Margravial Opera House, circles and stage
The Baroque period is often characterised as a theatrical epoch, and the Baroque world as the "Theatrum Mundi". Architecture, painting and sculpture found expression in lavish and profuse settings of enormous dimensions.
The culmination of Baroque self-representation – that is, the outward display of social position – took the form of Baroque ceremony. All official events at this time were accompanied by ostentatious ceremonies. To achieve this, ephemeral architecture was used as the basis for extraordinary and unprecedented productions, on which the most renowned artists of the age collaborated.
The Margravial Opera House in Bayreuth is in an excellent state of preservation, embodying in a consummate and exceptional way the form of the courtly opera house and ceremonial space of the 18th century, which, alongside palace and church architecture, was the most important arena for the self-representation of absolutist society. As the creation of a music-loving princess, herself a composer and director, it is also an important testimony to the musical culture of the German courts of the time. It is an unrivalled example of ephemeral or transient architecture, which was the impetus for the visual arts of this period, and which, up until now, has not been included on UNESCO's World Heritage list.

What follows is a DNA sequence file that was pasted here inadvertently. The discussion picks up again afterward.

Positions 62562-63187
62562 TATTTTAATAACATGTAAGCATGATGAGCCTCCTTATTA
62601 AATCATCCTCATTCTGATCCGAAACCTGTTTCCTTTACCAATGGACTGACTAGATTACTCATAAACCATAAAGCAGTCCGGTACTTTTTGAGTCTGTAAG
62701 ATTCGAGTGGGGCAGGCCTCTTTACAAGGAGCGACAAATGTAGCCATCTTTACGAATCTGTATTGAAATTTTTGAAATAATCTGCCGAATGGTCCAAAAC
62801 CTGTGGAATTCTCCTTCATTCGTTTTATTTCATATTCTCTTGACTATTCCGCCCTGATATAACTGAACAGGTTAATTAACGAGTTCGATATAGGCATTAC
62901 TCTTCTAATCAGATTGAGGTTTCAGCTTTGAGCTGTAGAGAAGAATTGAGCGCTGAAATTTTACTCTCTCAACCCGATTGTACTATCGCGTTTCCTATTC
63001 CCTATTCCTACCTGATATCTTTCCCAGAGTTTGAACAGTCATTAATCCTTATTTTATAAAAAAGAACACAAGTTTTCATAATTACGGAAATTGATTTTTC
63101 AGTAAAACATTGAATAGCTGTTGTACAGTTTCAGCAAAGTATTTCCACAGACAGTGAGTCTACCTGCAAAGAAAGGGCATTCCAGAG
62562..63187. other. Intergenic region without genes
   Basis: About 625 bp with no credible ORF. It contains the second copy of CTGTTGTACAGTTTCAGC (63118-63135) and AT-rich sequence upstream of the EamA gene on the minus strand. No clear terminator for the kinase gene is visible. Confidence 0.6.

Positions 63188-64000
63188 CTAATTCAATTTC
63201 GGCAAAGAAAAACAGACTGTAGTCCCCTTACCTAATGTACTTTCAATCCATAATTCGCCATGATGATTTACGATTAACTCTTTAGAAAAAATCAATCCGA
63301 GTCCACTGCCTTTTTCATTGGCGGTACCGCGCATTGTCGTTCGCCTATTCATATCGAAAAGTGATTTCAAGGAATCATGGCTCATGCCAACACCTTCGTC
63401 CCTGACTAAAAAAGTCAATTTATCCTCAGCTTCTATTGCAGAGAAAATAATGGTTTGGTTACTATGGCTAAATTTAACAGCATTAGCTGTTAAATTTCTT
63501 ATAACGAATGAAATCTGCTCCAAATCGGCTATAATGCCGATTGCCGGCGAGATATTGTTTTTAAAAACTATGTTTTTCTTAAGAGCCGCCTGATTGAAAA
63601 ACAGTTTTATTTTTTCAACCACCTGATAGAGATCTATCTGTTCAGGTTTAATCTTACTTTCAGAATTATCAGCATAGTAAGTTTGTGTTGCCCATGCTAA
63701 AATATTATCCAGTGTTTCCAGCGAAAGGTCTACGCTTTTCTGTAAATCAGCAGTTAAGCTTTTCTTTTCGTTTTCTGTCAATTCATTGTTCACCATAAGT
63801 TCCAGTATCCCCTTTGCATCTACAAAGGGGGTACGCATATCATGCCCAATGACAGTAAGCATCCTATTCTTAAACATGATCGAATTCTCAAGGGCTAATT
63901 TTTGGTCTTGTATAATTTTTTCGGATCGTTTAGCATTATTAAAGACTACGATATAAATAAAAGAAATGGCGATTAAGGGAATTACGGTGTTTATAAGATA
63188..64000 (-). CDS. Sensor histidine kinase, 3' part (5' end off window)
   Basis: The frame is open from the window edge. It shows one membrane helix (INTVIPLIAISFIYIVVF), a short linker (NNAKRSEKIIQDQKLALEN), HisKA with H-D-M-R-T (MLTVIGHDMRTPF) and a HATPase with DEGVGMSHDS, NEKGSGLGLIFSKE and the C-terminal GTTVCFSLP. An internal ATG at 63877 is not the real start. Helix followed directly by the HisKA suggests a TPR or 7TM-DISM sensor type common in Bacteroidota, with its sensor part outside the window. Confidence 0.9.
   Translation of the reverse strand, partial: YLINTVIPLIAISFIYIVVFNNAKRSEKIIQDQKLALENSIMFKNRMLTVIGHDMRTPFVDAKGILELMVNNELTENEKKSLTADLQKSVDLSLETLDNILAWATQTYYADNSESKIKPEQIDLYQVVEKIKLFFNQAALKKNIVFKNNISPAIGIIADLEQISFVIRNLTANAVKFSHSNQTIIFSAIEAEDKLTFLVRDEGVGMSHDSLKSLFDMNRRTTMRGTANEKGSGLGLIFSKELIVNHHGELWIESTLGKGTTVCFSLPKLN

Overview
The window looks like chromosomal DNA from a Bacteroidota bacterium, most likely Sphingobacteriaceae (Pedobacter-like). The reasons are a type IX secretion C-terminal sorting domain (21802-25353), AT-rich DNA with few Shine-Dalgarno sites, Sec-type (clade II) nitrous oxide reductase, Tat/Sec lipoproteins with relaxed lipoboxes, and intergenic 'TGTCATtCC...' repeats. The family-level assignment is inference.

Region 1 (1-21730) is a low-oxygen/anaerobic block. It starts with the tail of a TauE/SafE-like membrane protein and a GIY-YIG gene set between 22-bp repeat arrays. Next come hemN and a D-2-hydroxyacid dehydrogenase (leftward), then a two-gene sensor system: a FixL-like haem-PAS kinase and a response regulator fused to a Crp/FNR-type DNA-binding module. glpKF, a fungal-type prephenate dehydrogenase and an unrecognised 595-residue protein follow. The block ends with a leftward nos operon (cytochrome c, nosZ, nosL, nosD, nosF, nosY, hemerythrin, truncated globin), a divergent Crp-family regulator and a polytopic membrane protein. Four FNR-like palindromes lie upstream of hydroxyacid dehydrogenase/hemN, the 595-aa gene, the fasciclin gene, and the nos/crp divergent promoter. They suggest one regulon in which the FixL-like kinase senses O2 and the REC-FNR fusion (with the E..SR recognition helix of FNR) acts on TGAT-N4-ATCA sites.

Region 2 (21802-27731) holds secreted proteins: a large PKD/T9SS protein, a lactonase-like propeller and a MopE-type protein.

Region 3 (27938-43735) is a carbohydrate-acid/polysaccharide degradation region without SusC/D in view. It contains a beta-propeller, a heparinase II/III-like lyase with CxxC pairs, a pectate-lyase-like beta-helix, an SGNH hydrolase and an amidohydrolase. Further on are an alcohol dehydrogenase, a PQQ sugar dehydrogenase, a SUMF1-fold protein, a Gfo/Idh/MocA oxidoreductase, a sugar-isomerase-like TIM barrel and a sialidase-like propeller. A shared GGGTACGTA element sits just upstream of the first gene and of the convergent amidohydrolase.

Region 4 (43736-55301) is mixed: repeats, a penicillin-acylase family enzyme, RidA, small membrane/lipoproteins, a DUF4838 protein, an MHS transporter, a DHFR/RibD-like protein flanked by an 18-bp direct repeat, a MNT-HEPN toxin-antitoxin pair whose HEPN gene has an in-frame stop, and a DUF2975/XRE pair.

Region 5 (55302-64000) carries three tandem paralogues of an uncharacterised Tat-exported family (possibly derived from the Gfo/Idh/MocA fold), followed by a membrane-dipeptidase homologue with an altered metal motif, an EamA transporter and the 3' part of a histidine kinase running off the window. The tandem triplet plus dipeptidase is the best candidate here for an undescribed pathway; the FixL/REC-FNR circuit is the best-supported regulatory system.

Circles in the Margravial Opera House
With its almost completely intact auditorium, built by the most renowned theatre architects of the time, the Margravial Opera House stands as an exemplar of the ceremonial and operatic art of the Baroque. It also points to the culmination of Baroque performance, which was characteristic throughout Europe, yet has vanished over time.
Up until now, Renaissance and Baroque theatres have generally only been added to UNESCO's World Heritage list as components of larger monument ensembles. Moreover, these are, for the most part, small theatres, which were intended for theatrical productions rather than for large-scale musical theatre, opera or ceremonial events.
As a monument to the European ceremonial and music culture of the Baroque, the Margravial Opera House completes the World Heritage list in an incomparable manner.